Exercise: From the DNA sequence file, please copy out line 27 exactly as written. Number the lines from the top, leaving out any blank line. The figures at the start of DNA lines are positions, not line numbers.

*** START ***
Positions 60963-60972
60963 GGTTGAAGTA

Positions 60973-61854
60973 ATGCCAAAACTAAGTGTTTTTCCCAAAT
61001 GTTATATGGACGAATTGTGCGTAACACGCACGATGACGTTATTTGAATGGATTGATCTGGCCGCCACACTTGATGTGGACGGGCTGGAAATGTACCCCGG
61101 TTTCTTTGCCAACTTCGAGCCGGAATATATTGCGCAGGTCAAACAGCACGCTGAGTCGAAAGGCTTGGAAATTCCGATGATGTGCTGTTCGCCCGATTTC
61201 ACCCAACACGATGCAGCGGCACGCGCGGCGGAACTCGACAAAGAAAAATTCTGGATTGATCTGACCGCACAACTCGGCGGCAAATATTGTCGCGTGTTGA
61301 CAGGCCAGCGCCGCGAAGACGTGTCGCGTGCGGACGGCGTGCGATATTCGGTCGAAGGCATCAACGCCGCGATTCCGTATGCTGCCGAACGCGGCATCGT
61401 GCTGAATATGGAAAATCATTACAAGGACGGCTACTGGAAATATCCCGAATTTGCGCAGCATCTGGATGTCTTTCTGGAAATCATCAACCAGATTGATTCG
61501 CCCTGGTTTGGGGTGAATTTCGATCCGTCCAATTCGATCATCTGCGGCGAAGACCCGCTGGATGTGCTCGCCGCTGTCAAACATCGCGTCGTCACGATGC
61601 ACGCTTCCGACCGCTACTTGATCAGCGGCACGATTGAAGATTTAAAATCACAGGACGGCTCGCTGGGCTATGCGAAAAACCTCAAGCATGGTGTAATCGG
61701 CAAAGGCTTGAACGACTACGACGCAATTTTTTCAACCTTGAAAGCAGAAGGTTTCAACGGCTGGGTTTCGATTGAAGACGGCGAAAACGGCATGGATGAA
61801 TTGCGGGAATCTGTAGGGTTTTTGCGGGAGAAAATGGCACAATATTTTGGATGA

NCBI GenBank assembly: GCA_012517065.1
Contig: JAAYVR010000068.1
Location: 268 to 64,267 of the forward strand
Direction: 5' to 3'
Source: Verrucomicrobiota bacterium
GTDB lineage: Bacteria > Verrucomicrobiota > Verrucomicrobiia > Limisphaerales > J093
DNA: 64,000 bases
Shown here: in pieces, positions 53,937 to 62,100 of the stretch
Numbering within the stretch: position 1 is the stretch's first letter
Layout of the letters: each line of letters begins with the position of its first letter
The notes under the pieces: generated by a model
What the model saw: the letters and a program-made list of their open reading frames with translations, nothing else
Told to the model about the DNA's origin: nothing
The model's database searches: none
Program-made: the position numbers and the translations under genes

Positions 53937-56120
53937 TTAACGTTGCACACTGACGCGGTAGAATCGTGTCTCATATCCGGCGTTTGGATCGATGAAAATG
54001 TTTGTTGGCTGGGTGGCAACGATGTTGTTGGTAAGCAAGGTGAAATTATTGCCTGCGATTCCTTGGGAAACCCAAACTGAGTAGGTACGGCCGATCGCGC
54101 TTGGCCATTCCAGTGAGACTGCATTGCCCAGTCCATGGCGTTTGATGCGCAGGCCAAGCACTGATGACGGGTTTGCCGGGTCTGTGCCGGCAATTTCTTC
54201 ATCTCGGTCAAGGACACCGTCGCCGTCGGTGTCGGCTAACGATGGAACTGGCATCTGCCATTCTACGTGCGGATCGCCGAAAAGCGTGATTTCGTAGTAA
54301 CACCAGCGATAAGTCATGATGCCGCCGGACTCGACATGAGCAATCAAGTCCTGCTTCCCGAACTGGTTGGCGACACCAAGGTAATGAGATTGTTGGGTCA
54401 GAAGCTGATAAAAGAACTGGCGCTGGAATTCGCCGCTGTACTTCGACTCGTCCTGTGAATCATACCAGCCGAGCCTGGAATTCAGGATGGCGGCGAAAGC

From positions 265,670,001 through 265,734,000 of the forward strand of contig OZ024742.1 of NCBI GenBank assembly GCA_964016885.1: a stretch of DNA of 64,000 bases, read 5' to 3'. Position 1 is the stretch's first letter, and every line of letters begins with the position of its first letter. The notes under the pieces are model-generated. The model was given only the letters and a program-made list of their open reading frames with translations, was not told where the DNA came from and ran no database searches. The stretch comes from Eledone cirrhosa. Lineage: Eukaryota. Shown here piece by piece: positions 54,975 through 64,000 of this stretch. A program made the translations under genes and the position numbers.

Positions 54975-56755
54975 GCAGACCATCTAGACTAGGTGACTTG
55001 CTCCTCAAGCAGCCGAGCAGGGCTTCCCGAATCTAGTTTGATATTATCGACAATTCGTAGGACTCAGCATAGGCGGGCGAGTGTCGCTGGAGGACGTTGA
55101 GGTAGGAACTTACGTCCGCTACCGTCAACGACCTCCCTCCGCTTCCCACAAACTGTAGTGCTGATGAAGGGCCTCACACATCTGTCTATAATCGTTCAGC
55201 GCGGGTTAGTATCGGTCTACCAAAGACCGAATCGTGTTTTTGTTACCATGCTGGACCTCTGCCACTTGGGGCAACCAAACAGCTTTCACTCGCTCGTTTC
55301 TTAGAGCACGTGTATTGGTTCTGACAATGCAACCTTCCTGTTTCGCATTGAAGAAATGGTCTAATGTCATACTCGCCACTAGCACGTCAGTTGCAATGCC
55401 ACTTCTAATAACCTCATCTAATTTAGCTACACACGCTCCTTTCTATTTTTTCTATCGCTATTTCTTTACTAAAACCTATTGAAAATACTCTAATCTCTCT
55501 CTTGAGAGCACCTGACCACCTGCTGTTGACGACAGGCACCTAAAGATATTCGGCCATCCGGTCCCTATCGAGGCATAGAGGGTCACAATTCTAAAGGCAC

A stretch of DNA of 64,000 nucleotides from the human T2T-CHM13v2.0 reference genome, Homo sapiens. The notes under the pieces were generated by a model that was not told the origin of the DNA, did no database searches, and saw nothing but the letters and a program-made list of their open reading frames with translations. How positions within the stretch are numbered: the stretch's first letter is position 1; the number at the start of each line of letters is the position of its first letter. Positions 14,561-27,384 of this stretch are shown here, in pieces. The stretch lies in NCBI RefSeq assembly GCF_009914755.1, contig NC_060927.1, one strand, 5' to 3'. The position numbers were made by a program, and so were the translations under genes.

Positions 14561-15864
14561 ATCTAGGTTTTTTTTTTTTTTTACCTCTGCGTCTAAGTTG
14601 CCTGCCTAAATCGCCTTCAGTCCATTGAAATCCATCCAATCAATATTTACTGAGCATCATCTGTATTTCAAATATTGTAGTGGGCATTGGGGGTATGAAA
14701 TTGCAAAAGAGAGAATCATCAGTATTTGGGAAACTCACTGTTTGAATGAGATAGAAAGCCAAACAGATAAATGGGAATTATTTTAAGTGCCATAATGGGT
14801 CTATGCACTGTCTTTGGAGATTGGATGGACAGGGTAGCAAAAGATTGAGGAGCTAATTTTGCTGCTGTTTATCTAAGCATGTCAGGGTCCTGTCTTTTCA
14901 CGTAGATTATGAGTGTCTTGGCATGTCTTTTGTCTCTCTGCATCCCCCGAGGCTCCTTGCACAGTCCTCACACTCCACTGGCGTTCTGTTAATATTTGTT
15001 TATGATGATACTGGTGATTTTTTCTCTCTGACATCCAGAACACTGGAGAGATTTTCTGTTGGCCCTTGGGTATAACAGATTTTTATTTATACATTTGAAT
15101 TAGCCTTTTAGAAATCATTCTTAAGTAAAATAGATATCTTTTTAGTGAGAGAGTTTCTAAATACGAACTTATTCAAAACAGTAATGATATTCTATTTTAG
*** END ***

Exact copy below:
The model's database searches: none